Amazon news coverage

Then you see frequent stories in the press about how poorly they treat their warehouse staff. And even among the more skilled staff, there are many stories about how they have a toxic work culture where there’s little empathy for staff.

And infamously, in terms of being competitive, when they can’t beat someone, they buy them out. Like this list of over 100 acquisitions by Amazon since they launched.

Conclusion - Selling with Amazon

Don’t get us wrong, we don’t hate Amazon. Not at all. They’re a really interesting company to observe. If you haven’t read The Everything Store* biography of Jeff Bezos, by Brad Stone, we recommend a read. 

For example, we love their aversion to PowerPoint. The story of their supply chain set-up is fascinating. And many businesses could learn from the way they do creative approvals and decision-making.

And because of their scale and innovation, it’s almost impossible to avoid them in e-commerce. 

Two amazon boxes made to look like people with arms legs and faces holding two large heart symbols

We haven’t even talked about their web and data hosting side Amazon Web Services which is huge.

But be prepared for a challenge when you decide to work with them. They’re hard work because their business is about them and their customers, not you. But like that chore you put off, there’s a time when you need to knuckle down and just do it. And you’ll feel better once you get going.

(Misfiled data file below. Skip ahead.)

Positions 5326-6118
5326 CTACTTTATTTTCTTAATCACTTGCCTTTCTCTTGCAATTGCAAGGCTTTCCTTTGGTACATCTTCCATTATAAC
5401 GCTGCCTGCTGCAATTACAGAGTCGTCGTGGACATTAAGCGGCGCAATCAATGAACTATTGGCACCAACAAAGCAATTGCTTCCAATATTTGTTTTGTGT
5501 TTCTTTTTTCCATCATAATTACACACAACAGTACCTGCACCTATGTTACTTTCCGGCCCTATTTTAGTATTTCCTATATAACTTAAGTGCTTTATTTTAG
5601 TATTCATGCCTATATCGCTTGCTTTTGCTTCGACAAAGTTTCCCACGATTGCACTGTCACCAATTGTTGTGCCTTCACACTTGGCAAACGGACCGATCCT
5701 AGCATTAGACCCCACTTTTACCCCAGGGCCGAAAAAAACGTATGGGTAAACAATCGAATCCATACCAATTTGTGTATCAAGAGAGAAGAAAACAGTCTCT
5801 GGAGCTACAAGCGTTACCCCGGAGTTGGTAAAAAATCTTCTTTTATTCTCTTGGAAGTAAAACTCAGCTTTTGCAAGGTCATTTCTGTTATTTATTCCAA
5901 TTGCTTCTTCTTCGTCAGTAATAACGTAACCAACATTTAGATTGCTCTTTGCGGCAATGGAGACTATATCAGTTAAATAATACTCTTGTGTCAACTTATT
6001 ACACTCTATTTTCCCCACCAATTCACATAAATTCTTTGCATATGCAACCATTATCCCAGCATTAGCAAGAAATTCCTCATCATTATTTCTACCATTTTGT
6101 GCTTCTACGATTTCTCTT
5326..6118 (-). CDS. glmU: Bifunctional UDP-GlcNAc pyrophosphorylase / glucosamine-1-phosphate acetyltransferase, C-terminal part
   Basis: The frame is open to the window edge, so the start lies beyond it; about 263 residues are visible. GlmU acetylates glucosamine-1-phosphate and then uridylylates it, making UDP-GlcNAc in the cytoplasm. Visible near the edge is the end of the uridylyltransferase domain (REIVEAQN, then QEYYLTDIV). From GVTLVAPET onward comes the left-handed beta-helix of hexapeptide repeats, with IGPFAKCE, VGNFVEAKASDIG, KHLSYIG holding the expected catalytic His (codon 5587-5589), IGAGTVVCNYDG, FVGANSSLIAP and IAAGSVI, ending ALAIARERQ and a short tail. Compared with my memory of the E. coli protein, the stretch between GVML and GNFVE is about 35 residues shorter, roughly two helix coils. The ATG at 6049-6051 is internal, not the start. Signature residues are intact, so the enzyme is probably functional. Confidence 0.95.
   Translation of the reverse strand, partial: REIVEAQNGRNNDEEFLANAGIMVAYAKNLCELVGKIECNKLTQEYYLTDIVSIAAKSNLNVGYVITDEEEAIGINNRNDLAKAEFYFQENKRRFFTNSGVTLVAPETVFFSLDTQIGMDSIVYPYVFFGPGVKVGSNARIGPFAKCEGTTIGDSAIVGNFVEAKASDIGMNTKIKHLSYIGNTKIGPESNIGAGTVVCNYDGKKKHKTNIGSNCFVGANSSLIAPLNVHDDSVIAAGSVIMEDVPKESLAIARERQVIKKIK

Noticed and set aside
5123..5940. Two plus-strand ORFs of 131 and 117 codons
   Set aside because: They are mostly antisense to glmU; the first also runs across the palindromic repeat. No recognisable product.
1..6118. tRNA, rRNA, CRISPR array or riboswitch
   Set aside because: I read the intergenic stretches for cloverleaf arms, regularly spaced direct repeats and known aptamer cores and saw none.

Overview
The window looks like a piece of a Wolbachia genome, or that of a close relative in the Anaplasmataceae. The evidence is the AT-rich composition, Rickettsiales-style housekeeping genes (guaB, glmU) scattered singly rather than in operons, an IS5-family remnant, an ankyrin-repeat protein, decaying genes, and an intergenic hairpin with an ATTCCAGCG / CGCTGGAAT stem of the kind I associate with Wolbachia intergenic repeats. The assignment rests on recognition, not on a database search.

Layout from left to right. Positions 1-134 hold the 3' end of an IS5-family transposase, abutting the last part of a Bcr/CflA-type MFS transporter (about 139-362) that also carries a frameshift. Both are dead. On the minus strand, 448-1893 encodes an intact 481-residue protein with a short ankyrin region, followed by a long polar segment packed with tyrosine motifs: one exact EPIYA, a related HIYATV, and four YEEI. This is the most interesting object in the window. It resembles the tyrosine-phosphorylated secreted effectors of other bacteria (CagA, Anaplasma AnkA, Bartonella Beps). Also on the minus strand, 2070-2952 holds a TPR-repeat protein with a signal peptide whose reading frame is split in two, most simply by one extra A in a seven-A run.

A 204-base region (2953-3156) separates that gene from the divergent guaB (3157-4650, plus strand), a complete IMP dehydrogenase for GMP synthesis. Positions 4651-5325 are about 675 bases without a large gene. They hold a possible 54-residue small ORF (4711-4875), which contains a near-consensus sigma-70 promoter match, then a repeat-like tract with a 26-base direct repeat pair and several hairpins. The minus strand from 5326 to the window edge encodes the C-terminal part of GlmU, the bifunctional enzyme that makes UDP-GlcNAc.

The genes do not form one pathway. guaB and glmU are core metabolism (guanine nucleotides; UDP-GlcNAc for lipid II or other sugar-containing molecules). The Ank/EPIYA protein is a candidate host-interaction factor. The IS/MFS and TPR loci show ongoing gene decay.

Check out our online retailer strategy guide to find out more about selling with Amazon. Or e-mail us if you need help with your Amazon sales plan. 

* As an Amazon Affiliate, we earn from qualifying purchases (yes, we recognise the irony in the context of this article). 

Photo credits

Amazon boxes : Photo by Hello I’m Nik 🇬🇧 on Unsplash

Amazon on phone : Photo by Christian Wiediger on Unsplash

Woman peeking out from bush : Photo by Sharon McCutcheon on Unsplash

Bored in front of computer : Photo by Magnet.me on Unsplash

Money on fire : Photo by Jp Valery on Unsplash

Superman hero figure : Photo by Esteban Lopez on Unsplash

Frustrated Man (adapted) : Photo by Usman Yousaf on Unsplash

Amazon boxes with hearts : Photo by Alexas_Fotos on Unsplash